Traction alopecia results from damaged hair follicles due to constant tension or pulling over a long period of time. Repeatedly wearing tight hair styles, such as ponytails, buns or braids, can cause traction alopecia. This condition typically occurs near the temples or along the hairline. African-American women often experience this type of hair loss at their edges, which is the hairline area that goes from ear to ear and frames the face.
- Chignon alopecia: This is a form of localized traction alopecia that results in hair loss at the crown of the head. Wearing hair in a tight bun over an extended period of time can cause chignon alopecia because of the way the style constantly pulls on the hair.
Cicatricial alopecia, also called scarring alopecia, refers to a group of rare disorders that destroy hair follicles and replace them with scar tissue. Most forms of the condition first appear as small patches of hair loss that may expand over time. Many African-American women suffer from this condition. While these disorders affect a small number of the population, they can result in permanent hair loss.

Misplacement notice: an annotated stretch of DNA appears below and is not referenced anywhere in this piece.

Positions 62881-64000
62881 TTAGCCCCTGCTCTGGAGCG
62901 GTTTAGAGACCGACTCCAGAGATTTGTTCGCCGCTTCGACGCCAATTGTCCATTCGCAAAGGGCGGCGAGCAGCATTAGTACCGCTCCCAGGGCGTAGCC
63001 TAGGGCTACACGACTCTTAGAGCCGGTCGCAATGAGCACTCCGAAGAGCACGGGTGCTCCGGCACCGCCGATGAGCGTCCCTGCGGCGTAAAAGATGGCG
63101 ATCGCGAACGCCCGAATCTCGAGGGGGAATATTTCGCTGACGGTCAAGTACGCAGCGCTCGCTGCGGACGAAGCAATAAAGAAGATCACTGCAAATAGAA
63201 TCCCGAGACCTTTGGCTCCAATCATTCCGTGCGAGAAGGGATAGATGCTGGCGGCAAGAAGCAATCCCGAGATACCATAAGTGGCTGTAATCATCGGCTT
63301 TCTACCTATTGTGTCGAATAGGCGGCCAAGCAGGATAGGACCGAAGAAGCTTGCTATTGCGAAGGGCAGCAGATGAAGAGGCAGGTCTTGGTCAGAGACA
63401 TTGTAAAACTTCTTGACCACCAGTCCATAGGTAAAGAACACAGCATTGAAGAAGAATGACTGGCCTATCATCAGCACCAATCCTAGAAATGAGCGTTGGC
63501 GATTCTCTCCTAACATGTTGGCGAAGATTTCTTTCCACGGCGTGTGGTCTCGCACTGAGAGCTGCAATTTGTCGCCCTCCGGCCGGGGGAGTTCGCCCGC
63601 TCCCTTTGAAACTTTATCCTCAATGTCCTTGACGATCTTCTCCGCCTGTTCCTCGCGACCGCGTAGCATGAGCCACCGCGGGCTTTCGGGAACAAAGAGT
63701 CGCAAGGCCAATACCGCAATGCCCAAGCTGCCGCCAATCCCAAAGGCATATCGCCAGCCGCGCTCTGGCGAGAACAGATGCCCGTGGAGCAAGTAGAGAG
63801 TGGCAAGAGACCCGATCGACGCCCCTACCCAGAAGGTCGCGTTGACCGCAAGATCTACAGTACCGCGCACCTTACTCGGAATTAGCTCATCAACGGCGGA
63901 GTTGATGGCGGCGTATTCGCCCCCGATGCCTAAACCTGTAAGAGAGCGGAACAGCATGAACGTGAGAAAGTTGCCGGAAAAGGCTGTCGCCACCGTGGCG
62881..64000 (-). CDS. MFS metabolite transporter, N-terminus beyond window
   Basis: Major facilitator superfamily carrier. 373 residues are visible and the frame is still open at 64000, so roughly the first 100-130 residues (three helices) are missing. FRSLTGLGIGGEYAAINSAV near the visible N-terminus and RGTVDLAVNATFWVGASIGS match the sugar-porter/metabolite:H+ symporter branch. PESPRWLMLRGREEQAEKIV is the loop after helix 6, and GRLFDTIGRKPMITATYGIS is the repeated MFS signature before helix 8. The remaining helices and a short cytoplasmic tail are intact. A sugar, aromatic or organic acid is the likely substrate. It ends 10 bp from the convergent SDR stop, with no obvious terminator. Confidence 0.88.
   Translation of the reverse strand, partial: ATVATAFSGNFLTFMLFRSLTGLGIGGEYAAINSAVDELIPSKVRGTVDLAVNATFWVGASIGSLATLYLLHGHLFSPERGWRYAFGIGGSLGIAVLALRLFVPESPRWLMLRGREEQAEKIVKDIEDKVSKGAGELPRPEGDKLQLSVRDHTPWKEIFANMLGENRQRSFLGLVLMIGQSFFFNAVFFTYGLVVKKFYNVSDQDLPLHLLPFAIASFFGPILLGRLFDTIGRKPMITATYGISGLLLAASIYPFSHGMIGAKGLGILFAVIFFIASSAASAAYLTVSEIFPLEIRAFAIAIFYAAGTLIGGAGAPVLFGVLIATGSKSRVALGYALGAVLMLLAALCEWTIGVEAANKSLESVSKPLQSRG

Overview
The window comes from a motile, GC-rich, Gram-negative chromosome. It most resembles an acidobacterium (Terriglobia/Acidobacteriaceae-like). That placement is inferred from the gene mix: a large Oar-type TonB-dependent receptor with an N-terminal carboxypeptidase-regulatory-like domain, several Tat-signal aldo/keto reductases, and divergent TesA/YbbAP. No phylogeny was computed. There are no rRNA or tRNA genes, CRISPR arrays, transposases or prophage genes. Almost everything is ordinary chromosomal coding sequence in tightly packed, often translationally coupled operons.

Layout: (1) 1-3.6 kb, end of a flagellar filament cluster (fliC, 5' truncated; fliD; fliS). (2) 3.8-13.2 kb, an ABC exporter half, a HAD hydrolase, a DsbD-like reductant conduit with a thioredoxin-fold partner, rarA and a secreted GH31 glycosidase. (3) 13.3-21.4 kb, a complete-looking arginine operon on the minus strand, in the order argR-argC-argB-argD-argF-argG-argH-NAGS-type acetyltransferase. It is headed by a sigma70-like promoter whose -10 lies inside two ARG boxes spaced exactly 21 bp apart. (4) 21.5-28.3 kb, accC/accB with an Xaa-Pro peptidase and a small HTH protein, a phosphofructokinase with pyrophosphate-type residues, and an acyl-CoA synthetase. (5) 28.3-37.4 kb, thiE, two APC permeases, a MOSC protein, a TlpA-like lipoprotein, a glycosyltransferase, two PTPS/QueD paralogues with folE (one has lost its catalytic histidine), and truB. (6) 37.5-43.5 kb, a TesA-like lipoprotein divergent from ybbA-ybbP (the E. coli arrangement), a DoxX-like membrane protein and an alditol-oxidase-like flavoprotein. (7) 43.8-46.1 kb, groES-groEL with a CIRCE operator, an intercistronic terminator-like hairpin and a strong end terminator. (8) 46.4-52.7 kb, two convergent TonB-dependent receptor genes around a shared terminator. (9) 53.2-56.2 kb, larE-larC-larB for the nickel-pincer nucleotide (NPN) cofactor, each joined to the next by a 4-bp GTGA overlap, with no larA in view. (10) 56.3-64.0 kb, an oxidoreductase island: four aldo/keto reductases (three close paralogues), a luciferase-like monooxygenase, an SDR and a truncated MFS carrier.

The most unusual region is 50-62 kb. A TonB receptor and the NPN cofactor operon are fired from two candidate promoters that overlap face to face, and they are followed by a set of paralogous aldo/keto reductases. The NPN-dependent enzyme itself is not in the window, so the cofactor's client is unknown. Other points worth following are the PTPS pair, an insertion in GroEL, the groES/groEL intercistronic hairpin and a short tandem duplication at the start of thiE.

- Central centrifugal cicatricial alopecia (CCCA) - CCCA primarily occurs at the crown. The hair loss is usually gradual and radiates outward in a circular pattern. It’s linked to harsh styling practices such as chemical relaxers and excessive pulling on the hair from tight braids and weaves. However, research now suggests that CCCA may also be due to a genetic predisposition. This form of scarring alopecia is most common in African-American women, though it can present in men and women of all ethnicities.
- Lichen planopilaris - Lichen planopilaris is a type of scarring hair loss that occurs when a skin infection called lichen planus affects the scalp. The condition typically causes intense itching and may be accompanied by burning and tenderness. The cause of lichen planopilaris is not known, but is thought to have a genetic link.
Anagen effluvium is the sudden loss of hairs in the growing (anagen) phase. This condition may be caused by exposure to chemicals or toxins such as those found in chemotherapy or radiation for cancer treatment. The condition is generally reversible and hair typically regrows within 1-3 months, but some hair loss can be permanent.